The estimates to which you refer fail to account for a host of social and political factors which act upon civilizations--and which our experience over thousands of years (literally) show transcend culture. I consider the thesis naive because it fails to take into consideration what would pass for the equivalent of "human nature" in the putative sentient, technologically-sophisticated species.
Before the Great War, the brilliant German military planner, von Schlieffen, wrote an operational plan for invading France, via Belgium, and taking Paris within five weeks. But von Schlieffen failed to take into account simple facts of human nature--his deployments were not used exactly as planned, because of the politics of the Prussians dealing with the Bavarians; his planned assumed (as almost all Europe assumed) that the Russians would require six weeks to mobilize and set their armies in motion--the Russians promised the French (who didn't believe it) that they would mobilize and invade East Prussia within three weeks, but they were wrong, they did it in two weeks; von Schlieffen's plan assumed the English could be brushed aside, but they weren't. Finally, von Schlieffen's plan took absolutely no account for human frailty--German junior officers were drunk almost every day after the second week, because they were losing so much sleep, that they constantly drank coffee, and then chased it with wine or hard liquor, trying to keep awake and take the edge off. German soldiers were so fatigued after four weeks, that the French had to wake them up to make captives of them, and often unable to accomplish that, loaded them into trucks while they slept through the entire capture.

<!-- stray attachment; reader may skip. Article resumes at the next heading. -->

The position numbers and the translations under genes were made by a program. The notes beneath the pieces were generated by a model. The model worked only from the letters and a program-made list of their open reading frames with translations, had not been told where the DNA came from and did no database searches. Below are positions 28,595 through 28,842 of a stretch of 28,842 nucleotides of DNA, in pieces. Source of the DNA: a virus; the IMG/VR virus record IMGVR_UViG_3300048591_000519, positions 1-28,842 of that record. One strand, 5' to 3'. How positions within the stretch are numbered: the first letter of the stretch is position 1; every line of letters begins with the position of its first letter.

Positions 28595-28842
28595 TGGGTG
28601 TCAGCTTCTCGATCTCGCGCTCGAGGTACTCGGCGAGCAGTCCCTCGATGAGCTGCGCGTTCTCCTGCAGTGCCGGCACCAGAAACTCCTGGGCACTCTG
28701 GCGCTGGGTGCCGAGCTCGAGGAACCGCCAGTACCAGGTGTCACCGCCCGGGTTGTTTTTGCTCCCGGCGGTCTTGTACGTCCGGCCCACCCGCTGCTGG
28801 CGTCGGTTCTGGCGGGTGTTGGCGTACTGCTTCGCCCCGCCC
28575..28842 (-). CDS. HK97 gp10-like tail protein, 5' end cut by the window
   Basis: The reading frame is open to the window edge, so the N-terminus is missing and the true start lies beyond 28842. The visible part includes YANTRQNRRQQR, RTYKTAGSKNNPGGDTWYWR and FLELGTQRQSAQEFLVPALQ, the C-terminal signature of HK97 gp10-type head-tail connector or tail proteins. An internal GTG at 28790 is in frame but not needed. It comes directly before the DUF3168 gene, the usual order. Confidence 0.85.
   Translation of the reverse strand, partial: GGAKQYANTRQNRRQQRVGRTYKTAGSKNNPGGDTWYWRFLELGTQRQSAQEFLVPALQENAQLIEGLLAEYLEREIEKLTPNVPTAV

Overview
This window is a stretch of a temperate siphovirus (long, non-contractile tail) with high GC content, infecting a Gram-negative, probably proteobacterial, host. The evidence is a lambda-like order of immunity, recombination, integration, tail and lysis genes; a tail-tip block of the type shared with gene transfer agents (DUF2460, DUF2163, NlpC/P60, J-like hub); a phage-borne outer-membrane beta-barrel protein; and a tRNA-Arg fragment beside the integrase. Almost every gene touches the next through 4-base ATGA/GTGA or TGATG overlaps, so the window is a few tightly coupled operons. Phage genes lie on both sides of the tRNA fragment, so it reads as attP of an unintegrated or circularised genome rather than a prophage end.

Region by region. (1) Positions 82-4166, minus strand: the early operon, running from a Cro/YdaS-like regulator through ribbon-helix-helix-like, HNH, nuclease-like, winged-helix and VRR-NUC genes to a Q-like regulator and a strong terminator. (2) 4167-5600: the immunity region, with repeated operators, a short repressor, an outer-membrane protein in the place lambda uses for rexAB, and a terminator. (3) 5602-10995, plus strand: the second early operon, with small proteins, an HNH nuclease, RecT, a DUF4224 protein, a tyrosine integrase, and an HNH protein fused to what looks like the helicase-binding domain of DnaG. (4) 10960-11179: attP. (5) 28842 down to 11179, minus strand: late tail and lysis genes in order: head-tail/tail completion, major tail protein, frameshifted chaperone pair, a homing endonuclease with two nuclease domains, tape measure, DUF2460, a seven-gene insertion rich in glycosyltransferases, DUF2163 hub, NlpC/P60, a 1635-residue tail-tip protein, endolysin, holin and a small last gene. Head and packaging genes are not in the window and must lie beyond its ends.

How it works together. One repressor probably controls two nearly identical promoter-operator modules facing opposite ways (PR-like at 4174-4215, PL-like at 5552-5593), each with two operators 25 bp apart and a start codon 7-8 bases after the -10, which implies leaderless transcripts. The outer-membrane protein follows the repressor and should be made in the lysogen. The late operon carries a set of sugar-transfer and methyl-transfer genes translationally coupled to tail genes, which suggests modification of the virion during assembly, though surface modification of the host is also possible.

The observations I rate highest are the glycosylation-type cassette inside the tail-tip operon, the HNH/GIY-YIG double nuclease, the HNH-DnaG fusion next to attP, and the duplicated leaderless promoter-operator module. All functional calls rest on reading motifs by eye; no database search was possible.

I don't suggest that the two cases are parallel, but i do wish to point out that the estimates, and the claims about colonization, ignore the realities of what it means to deal with billions of sentient, intelligent individuals in the aggregate. There are too many assumptions, and too many of them which ignore "human nature" (the equivalent of which can be assumed to exist in other species as or more intelligent than are we) for them to be plausible to me.